Over the past week, UNAC-Vancouver has been highlighting writing by our new website writers – Emma and Sierra. Today, we would like to bring you an article from a young writer who earned an “Honourable Mention” in our search for new website writers. What follows is an introduction and her post on feminism.
My name is Sayeh Yousefi, I am 16 years old, am a rising senior at R.E. Mountain Secondary. I can best describe myself as being an avid writer and passionate human rights advocate. Throughout my life, I’ve had the privilege of living in many different countries, including Iran, the UAE, the United Kingdom, and Canada. Exposure to such diversity at a young age has helped shape my perspective, and has allowed me to be more open-minded and considerate of all different cultures and viewpoints. Throughout my life, I have witnessed injustices, whether it be on the news or in person, that have fuelled my passion to help improve conditions for victims of human rights violations. The issues that interest me most within the broad range of human rights issues are those of women’s rights and child abuse. I especially believe in the importance of educating youth about issues of human rights and social justice, particularly because it appears that our future generation is losing touch of the real issues in the world. I think that of the most affective ways to educate others and raise awareness is writing. My love for writing started at a young age. Ever since I was a young child, I was captivated by the power of words and writing. I found it incredible how a series of words and letters could be composed to form works of art and inspiration. To this day I believe that writing is more powerful than any weapons or wars.
Feminism in the Modern World
We seem to be becoming more open-minded towards each other, with same-sex marriages being legalized, and newfound ways of ridding racism, yet other forms of discrimination are spreading the world. The term “feminism” has gained countless negative connotations, even though the sole purpose of the term in itself is to create a more equal and balanced world. A relatively new campaign launched by the UN in an attempt to engage men in gender inequality issues, HeForShe, and to encourage them to take action to fight for gender rights.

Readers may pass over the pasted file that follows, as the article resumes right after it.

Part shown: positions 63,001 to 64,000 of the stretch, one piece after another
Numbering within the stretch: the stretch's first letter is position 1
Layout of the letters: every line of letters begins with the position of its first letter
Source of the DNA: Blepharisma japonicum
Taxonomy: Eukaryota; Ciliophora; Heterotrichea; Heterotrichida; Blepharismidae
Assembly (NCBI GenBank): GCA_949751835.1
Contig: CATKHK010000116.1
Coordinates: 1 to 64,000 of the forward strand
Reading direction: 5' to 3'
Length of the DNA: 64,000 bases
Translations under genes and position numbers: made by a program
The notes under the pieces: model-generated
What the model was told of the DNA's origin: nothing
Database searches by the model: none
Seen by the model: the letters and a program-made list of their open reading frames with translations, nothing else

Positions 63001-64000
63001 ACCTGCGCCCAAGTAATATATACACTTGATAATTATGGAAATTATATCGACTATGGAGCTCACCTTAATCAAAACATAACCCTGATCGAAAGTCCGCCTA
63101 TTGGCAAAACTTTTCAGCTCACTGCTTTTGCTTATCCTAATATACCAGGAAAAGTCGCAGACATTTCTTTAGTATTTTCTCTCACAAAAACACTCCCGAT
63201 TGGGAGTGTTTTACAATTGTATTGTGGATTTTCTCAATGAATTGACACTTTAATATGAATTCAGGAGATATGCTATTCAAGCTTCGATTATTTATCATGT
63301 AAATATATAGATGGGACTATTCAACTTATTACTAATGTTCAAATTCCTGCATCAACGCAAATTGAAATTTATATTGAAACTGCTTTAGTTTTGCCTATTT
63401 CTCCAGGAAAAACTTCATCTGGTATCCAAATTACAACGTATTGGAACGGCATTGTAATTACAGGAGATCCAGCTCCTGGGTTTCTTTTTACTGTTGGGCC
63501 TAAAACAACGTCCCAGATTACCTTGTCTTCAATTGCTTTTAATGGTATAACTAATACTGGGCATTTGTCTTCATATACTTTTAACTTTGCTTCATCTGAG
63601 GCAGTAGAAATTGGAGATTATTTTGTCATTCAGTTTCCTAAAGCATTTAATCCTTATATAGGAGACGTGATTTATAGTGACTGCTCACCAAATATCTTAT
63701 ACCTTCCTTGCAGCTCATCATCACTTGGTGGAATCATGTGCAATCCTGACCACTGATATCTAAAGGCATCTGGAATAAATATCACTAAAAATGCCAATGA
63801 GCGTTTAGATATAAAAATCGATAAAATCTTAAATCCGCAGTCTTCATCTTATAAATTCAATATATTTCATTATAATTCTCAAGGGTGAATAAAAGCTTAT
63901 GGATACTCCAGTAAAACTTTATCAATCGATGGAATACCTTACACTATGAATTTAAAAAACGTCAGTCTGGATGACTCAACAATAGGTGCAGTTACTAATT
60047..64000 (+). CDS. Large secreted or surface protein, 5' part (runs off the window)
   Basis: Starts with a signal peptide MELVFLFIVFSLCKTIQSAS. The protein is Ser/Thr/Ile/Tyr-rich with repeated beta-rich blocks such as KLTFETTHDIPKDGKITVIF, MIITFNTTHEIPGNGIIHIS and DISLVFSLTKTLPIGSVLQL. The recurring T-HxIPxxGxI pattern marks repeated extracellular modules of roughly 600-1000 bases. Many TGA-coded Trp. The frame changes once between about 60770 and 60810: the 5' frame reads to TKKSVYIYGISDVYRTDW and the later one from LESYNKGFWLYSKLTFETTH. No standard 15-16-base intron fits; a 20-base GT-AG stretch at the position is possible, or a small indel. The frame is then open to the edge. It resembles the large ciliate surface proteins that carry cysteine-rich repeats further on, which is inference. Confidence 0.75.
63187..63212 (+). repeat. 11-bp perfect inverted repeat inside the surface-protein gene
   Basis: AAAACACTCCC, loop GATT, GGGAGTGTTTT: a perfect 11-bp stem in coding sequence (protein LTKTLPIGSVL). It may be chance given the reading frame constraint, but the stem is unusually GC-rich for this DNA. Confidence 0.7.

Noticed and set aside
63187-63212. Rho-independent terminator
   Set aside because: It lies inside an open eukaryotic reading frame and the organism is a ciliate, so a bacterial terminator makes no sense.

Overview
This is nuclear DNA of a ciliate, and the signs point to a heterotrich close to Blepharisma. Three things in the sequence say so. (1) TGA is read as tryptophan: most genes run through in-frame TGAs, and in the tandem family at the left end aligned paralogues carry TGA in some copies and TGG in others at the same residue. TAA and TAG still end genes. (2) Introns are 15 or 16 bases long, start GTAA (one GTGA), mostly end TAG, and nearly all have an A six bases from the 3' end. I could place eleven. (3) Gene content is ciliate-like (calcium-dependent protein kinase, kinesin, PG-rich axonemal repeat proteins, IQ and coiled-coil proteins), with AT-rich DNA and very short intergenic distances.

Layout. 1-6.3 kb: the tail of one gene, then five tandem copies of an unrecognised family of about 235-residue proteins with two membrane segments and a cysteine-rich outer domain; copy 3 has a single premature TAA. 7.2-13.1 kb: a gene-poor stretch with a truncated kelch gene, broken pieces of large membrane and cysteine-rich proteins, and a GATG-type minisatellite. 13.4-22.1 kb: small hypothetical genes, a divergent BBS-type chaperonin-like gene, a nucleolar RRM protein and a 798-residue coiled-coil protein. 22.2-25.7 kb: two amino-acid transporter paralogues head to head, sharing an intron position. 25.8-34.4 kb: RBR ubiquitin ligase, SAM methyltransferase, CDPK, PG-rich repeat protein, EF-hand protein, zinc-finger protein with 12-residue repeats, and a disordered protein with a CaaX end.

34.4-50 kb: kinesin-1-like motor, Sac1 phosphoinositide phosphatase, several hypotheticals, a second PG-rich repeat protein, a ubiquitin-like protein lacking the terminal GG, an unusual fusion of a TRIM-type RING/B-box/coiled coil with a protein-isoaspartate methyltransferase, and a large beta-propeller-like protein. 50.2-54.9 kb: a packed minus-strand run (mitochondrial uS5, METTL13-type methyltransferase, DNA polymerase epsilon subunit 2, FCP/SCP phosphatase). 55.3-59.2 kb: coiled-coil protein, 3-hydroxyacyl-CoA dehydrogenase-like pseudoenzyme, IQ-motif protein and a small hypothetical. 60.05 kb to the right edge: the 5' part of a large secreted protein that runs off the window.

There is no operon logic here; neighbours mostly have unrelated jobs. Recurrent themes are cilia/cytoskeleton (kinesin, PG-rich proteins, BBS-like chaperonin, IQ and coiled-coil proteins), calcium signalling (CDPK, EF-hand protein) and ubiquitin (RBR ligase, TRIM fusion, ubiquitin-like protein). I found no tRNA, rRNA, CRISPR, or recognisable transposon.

The significance of the HeforShe campaign is not just in the sense that it is raising awareness for gender inequality, but that it is directly involving males in gender issues. Gender inequality affects men just as much as women. Societal ideals of a typical male being athletic, aggressive, and brave have led to many men not being able to express themselves freely and live the lives they desire. Countless numbers of men remain bottled up; afraid to share their emotions for fear that they may not appear ‘manly’ enough. Feminism isn’t solely the fight for women’s rights; it’s the fight for gender equality for all sexes. Feminists fight to ensure that men feel comfortable expressing their feelings and pursuing careers they are passionate about, rather than careers they feel they are entitled to due to their gender, whilst at the same time ensuring that women are not at a disadvantage in the workforce due to the possibility that they may someday have children and start a family. Not all feminists are man hating, irrational activists, but like all groups, feminism has its radicals, and sadly those radicals have garnered more negative attention than the many positive feminists throughout the world.
Many anti-feminists argue that women in the Western world are privileged and have more advanced rights than anywhere else in the world. Accomplishments with regards to women’s rights over the past few decades are impressive, but we are still a ways away from being an entirely gender equal society. All too often I have heard girls refuse to partake in sports for fear of gaining too much muscle and altering their physical appearance in a way that contradicts society’s ideal body image for women. Personally, I have been called bossy and been told not to attempt to lead a group of boys, because “they wont listen to me if I talk that way” or at the very least, let a boy take over so that he can fulfill the leadership roles already prescribed to his gender. It saddens me that teenagers nowadays, having lived in a country where women’s rights are available and encouraged, continue to sublime to sexist notions and ideologies.
There remain to be many nations in which women are in far worse situations; having limited options in pursuing their education, and not being able to compete with men in many fields. Violence against women is at an all time high, and sadly, very little is being done in many nations to battle such issues. These facts alone should serve as proof that feminism is a vital aspect of achieving gender equality, but what remains to be my strongest motivation as a feminist is my belief that all genders are equal and should have equal rights and opportunities. This is what unites all supporters of the feminist movement: the belief that all genders are entitled to the same rights and freedoms, and campaigns such as HeForShe work to advocate for these ideals.